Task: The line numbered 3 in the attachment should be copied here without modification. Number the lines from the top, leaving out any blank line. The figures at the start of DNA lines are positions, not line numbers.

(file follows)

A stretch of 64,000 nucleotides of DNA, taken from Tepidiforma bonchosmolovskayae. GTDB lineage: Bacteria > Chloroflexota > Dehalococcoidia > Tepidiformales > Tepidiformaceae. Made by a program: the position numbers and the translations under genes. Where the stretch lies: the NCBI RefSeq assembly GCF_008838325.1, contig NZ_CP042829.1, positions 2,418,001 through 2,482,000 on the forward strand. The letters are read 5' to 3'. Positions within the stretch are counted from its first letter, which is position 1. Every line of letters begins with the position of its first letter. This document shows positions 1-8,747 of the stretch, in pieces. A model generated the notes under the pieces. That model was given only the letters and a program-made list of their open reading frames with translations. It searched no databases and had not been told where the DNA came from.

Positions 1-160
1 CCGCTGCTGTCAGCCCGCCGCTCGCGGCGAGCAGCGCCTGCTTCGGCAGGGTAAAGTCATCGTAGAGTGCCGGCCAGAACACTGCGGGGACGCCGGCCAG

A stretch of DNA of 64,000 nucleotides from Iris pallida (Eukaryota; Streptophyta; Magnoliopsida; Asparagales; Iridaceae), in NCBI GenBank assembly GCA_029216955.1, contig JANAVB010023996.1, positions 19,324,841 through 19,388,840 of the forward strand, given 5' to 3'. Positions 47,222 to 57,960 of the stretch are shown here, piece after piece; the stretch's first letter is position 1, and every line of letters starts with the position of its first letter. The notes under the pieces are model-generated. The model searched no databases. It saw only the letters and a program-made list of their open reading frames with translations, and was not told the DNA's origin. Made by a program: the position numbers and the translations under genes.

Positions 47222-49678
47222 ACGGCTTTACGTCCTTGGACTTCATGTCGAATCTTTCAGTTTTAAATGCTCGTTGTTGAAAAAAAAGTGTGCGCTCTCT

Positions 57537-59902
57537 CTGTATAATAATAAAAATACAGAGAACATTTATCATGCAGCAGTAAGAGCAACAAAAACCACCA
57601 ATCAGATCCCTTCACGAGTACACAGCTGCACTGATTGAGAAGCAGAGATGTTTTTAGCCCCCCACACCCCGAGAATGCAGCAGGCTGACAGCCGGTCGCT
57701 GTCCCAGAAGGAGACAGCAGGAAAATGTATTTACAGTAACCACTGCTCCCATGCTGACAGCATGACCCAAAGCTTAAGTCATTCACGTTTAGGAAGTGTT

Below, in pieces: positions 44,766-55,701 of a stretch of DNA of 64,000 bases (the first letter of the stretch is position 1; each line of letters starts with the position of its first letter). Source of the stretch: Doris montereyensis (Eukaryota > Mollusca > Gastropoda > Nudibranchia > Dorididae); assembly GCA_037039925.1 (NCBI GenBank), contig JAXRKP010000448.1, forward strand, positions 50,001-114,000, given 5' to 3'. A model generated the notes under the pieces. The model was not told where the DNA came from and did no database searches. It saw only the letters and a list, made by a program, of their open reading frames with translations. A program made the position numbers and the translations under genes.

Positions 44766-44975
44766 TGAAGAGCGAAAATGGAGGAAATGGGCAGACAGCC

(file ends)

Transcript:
1 CCGCTGCTGTCAGCCCGCCGCTCGCGGCGAGCAGCGCCTGCTTCGGCAGGGTAAAGTCATCGTAGAGTGCCGGCCAGAACACTGCGGGGACGCCGGCCAG